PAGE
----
Dude, How Do You Find Enough Time to Write?

This article was originally published on the FCR blog on January 30, 2017. Click here to read the original.

There’s a second most frequently asked question people ask me with regards to blogging. To review, the first question was, “Dude, how do you find enough stuff to write about?” The second question is, “Dude, where do you find enough time to write?”

It’s a fair question for sure — especially for those who don’t have the words blog, marketing, or writing in their job description. In the case of most working folks, this automatically eliminates at least 40 hours each week that could be spent writing. This means that writing must share the other 128 or so available hours with the likes of sleeping, eating, family activities, Netflix, exercise, and a handful of other really important activities.

Clearly writing can’t be a sort of flippant thing we “get to” when it’s convenient. In my experience, life has a way of filling our time such that the things we hope to “get to” never “get done.” Before you commit to prioritizing writing in your list of things to accomplish, I highly suggest you answer these questions first.

Am I really passionate about this topic?

Hopefully you’ve selected a topic that’s broad enough and that you’re passionate enough about to come up with a running list of ideas for articles. If you’re truly passionate about it, you’ll find your mind, learning activities, and conversations wandering toward that topic and it’s important to keep track of those ideas for when it’s time to write. I constantly add ideas to my writing list during my other life activities.

What value will this add to my life?

If you’re going to sustain writing long term, it’s wise to tie it to a greater purpose in your life. Here are some of the reasons I’m willing to write after hours. See if any of these are true for you:

  • Improving the lives of other professionals by helping them connect their work to a greater purpose or simply do their jobs better.
  • Networking with other like-minded professionals.
  • Having an outlet to sort out my thoughts and feelings.
  • Accountability to learn more about an area I’m passionate about.
  • Building my personal brand and advancing my career.

Do I really have the time to write?

Once you’ve connected with your purpose and passion, you need to figure out where writing fits in your schedule. Realistically speaking, you need to fit it in before or after work. Take inventory of what you do during those hours and see where you can prioritize writing ahead of something that’s less important. If there’s no such window available, are you passionate enough about your topic to either get up earlier in the morning or stay up later at night?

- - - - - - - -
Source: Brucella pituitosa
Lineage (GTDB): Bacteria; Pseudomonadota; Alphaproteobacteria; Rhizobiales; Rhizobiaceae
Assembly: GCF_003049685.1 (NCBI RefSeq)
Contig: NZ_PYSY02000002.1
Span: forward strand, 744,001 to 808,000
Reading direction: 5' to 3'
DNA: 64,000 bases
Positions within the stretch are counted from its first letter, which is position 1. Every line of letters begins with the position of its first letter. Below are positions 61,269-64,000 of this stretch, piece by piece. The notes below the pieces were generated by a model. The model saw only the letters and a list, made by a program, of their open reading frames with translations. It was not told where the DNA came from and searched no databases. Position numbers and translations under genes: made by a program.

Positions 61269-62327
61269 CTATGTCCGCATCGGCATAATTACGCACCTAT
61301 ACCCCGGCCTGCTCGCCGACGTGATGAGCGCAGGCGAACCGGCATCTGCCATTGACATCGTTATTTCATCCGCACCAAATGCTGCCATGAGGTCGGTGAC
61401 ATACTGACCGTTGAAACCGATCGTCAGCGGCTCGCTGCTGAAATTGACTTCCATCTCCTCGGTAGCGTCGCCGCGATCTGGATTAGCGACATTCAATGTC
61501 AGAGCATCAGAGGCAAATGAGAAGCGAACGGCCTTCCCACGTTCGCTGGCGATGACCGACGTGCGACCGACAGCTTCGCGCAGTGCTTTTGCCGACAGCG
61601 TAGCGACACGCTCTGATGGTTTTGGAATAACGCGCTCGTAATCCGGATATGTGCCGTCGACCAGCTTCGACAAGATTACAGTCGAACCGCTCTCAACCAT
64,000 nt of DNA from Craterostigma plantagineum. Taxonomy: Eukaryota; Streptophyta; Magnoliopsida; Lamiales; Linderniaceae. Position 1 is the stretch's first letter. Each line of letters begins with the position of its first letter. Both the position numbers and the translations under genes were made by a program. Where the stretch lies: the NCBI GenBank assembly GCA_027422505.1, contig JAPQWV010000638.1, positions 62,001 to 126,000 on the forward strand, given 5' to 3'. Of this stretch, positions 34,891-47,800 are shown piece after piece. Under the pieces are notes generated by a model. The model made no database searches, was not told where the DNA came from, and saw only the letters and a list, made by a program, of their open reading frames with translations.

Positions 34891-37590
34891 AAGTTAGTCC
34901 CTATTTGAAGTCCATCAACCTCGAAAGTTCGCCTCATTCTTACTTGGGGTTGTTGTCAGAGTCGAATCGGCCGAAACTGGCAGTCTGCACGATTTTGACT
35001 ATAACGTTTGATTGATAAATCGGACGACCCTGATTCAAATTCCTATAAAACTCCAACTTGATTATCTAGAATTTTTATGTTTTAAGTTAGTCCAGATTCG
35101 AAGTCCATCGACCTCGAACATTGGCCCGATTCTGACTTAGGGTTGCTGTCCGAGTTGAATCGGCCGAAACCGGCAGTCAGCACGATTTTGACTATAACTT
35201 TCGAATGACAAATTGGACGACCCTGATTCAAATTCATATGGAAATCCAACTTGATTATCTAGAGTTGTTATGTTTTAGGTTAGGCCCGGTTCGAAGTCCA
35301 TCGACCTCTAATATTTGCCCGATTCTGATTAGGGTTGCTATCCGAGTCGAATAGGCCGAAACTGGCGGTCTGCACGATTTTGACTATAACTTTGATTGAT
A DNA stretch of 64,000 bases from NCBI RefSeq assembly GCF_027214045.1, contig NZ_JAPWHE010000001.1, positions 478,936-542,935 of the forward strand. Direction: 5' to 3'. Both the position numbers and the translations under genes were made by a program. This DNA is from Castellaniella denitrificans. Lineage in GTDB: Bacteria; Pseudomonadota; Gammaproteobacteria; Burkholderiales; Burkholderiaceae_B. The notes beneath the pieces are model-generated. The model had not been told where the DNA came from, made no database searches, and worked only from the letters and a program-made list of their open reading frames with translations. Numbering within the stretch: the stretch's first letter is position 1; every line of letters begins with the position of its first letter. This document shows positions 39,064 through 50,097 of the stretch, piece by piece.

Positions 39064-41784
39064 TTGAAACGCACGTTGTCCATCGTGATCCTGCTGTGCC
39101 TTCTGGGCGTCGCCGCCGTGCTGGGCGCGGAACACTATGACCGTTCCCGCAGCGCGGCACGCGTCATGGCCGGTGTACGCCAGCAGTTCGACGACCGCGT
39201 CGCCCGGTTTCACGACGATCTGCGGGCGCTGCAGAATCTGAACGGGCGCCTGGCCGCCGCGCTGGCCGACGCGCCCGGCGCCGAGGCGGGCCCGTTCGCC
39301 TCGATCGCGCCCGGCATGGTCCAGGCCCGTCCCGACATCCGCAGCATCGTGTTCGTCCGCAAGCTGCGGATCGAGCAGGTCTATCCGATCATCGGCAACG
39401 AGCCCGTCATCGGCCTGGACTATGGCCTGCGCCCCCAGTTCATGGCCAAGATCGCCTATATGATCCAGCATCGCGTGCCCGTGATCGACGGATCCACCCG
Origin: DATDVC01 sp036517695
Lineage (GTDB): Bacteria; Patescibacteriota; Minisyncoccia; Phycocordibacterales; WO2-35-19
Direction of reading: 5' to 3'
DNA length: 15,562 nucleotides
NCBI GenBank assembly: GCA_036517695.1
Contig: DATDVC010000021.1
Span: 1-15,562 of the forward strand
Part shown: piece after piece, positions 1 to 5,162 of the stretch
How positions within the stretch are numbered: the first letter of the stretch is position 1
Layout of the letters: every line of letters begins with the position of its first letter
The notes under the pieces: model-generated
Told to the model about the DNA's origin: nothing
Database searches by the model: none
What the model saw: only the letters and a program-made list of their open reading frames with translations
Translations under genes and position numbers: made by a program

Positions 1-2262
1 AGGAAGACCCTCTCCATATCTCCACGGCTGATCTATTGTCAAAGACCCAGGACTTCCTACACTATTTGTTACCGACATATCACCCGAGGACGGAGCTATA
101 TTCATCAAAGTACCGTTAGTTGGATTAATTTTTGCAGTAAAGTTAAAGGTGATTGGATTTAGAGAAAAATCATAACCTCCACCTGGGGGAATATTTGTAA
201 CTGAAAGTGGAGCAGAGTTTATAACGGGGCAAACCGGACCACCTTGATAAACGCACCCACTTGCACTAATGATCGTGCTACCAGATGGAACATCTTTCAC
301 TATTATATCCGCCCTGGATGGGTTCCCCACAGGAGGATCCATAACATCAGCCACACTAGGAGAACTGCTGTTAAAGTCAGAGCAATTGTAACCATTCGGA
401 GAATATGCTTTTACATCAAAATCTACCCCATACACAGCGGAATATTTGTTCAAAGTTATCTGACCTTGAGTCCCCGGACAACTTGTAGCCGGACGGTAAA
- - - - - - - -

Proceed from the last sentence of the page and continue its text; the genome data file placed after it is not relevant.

How often do you want to post?

When I first started a blog, I had the goal of posting something five days a week. While I’m passionate about customer service, there was no way I was going to have the time or enough meaningful content to post this often. To achieve this goal, I ended up partnering with my friend Jenny Dempsey and between the two of us, and thanks to a bit of variety, we sustained that pace for a couple years.

While you don’t have to post something every day, you do want to post on a fairly regular cadence to get readers and keep them interested. Your cadence really depends on the type of content you’re creating and the time it takes for you to create it.

Did you pass the test?

If you’ve answered these questions and you’re still convinced you want to write, the final hurdle is to block out the time and get it done. Personally, I’m at my best when I have a time limit. Assuming I have a list of topics to choose from, I like to block out the time needed, get a drink at Starbucks, and hammer it out. That time limit helps me lock in and focus on the task at hand. Also don’t forget to edit that post before it goes live (here’s some advice).

Finally, if you’re needing a bit of a confidence boost before you put your thoughts out on the Internet, find someone already doing this and ask them if they’ll be your editor/mentor. If this article speaks to you and you need some guidance, leave me a note and I’d be happy to help!

Jeremy Watkin is the Director of Customer Experience at FCR, the premiere provider of outsourced call center and business process solutions. He has more than 17 years of experience as a customer service and experience professional. He is co-founder of the Customer Service Life blog and a regular contributor. Jeremy has been recognized many times for his thought leadership. Follow him on Twitter and LinkedIn for more awesome customer service and experience insights.

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